UC Berkeley's SafeTRECT is accepting applications from cities for a free Complete Streets Assessment by professional planners and engineers for the areas the city chooses for evaluation. If selected, cities are awarded professional consultation to assess high-injury areas and to provide safety recommendations that ensure safety for the full spectrum of street users, including persons on foot, on bike, on transit, scooter, car, or wheelchair. The program is explicitly for technical experts, primarily city planners and engineers, who will meet with a wide range of city personnel from Public Works personnel to planning departments to police, depending on need. Relevant personnel are invited to co-conduct a field audit in order to zero in on safety concerns and discuss potential solutions. "The people who do the assessments," said Jill Cooper, SafeTREC's co-director, "have strong backgrounds in bike and pedestrian safety and mobility. They are looking at safety in a different way" that can prompt any number of solutions from policy changes to traffic signal timing adjustments, new pedestrian or bicycle facilities, pavement markings, or roadway geometry changes.

Quick Hits & Updates

HCD released the Transit-Oriented Development (TOD) Housing Program draft guidelines, under which low-interest loans are available as gap financing for rental housing developments near transit that include affordable units. Localities may apply for grants up to $10 million for infrastructure improvements necessary for the development of housing near transit.

The Los Angeles City Council voted to approve $47 million in loans for the development and preservation of affordable housing across Southern California. Eleven projects -- three of which are within LA city limits -- will add more than 850 apartments to the region.
 
Sen. Nancy Skinner has introduced a bill that would force corporate developers to rent properties within 90 days or face government seizure of the property through eminent domain. If enacted, the bill would also give cities authority to levy fines against property owners for empty units.

Housing advocates are eyeing Google's 50-acre campus near Diridion Station in San Jose as a high-opportunity area for new housing. SV@Home, a housing advocacy organization, conducted an analysis of the surrounding 240 acres, and found that after accounting for land consumed by supportive infrastructure, nearly 60 acres would be left over that could accommodate 15,000 housing units in addition to the between 3,000 and 6,000 homes Google is planning to build. (See prior CP&DR coverage.)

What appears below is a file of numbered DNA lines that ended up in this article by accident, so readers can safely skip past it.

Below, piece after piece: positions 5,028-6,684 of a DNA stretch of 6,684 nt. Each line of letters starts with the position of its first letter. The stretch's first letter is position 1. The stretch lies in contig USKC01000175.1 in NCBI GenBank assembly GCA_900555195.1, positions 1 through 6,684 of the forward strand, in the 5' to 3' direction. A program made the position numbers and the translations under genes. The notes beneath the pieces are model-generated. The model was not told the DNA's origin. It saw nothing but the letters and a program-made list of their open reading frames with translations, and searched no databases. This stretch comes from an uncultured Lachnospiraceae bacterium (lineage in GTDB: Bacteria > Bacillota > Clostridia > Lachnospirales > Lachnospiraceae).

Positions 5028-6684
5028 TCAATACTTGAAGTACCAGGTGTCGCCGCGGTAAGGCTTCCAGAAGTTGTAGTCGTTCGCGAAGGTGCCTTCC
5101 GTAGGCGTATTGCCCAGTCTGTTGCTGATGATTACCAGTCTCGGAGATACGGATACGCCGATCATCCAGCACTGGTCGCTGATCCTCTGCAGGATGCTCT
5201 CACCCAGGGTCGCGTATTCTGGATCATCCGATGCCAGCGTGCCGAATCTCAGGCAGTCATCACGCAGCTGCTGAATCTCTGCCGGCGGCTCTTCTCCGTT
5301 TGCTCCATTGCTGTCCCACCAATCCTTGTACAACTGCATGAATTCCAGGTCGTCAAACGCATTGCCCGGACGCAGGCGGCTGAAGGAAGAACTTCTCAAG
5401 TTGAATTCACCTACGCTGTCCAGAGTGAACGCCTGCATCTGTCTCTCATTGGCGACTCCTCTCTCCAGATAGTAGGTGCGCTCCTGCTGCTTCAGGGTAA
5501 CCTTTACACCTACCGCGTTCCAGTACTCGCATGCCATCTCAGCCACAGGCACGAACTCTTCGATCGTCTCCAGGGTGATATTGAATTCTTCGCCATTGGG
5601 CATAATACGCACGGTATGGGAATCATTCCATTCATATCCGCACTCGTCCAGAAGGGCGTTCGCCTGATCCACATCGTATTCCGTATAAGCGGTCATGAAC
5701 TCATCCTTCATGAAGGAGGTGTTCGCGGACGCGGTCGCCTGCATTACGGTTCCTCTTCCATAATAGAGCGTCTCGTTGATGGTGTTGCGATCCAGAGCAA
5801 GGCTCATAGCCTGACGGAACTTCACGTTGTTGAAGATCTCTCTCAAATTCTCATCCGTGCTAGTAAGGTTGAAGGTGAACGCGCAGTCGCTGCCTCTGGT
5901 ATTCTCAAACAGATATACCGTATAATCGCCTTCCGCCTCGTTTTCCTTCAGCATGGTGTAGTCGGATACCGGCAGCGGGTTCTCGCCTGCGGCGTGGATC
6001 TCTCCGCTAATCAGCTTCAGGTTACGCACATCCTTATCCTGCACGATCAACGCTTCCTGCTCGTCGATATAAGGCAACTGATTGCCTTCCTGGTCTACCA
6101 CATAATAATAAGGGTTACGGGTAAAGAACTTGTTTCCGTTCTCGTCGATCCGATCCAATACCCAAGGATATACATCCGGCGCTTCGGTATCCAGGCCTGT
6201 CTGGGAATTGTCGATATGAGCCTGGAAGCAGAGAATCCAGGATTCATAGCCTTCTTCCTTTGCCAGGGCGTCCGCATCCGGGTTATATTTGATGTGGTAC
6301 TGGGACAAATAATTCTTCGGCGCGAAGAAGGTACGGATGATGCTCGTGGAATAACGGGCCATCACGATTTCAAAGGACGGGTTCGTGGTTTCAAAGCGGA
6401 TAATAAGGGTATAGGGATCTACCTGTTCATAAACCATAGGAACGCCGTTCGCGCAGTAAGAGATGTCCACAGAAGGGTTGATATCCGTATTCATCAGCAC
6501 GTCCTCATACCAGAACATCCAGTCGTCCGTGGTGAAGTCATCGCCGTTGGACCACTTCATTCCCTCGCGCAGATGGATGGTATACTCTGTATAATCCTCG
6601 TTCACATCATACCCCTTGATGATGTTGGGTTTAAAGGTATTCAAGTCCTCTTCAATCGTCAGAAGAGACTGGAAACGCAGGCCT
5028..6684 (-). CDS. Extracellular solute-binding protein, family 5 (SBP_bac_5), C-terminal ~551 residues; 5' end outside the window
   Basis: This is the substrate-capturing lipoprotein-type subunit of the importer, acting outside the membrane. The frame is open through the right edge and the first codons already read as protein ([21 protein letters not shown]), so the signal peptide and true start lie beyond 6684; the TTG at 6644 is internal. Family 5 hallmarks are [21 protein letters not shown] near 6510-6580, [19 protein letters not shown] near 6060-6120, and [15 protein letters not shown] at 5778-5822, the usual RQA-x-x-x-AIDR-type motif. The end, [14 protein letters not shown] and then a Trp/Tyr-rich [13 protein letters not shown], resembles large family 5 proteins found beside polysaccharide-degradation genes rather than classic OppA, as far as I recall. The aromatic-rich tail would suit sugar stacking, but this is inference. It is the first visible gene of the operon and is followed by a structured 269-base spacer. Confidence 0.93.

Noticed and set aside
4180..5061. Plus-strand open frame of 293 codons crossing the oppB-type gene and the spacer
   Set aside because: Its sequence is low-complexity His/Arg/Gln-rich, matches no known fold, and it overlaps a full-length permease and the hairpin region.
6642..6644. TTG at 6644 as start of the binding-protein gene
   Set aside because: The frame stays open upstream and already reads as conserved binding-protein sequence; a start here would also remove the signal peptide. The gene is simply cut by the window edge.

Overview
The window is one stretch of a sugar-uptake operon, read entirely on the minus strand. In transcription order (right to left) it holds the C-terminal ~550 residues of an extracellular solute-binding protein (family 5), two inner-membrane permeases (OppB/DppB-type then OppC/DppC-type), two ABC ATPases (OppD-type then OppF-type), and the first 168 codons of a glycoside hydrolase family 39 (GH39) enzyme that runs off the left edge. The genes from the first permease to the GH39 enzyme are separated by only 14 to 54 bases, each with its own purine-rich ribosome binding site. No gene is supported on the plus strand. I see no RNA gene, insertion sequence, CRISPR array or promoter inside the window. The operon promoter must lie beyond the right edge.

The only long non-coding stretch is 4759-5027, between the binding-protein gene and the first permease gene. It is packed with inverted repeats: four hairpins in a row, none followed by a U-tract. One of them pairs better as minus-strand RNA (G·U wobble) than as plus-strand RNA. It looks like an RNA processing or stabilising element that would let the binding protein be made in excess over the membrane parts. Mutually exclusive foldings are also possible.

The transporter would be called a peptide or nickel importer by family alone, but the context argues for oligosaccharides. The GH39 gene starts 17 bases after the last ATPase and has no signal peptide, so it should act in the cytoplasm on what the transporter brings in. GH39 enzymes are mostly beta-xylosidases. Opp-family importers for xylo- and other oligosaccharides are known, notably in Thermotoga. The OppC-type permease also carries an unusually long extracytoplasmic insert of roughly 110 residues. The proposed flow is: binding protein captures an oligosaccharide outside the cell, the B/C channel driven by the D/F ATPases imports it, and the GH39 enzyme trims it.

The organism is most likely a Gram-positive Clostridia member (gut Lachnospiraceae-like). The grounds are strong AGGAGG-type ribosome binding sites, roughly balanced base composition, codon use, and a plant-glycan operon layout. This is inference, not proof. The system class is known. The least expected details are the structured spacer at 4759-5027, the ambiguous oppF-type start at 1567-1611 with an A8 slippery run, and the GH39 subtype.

A magnitude 6.9 earthquake on the Rose Canyon fault would devastate San Diego, says a new study by the Earthquake Engineering Institute. The ground would shift 6 to 7 feet, enough to collapse buildings and bridges, cut gas and water service, displace 36,000 households, and cost an estimated $38 billion in building and infrastructure damage.

In a split vote, Pleasanton city council approved the broad outlines of a revitalization project that has been on hold for years. The move to begin the East Pleasanton Specific Plan is a welcome development for housing advocates who have long seen an opportunity zone on the east side of town.

The regional council of the Southern California Association of Governments votedto adopt an eight-year regional housing plan, but not without significant pushback from some city representatives who say the new methodology -- which allocates affordable housing requirements according to transit and job proximity-- led to unfairly high housing targets. The SCAG Regional Council is expected to publish a draft of the RHNA allocations on April 2.

Sacramento's new bridge will cost $210 million dollars and will have a first-of-its kind combined lift and arch bridge. The bridge will have walkways for pedestrians, buffered bike lanes and three lanes for vehicle or potential light rail traffic.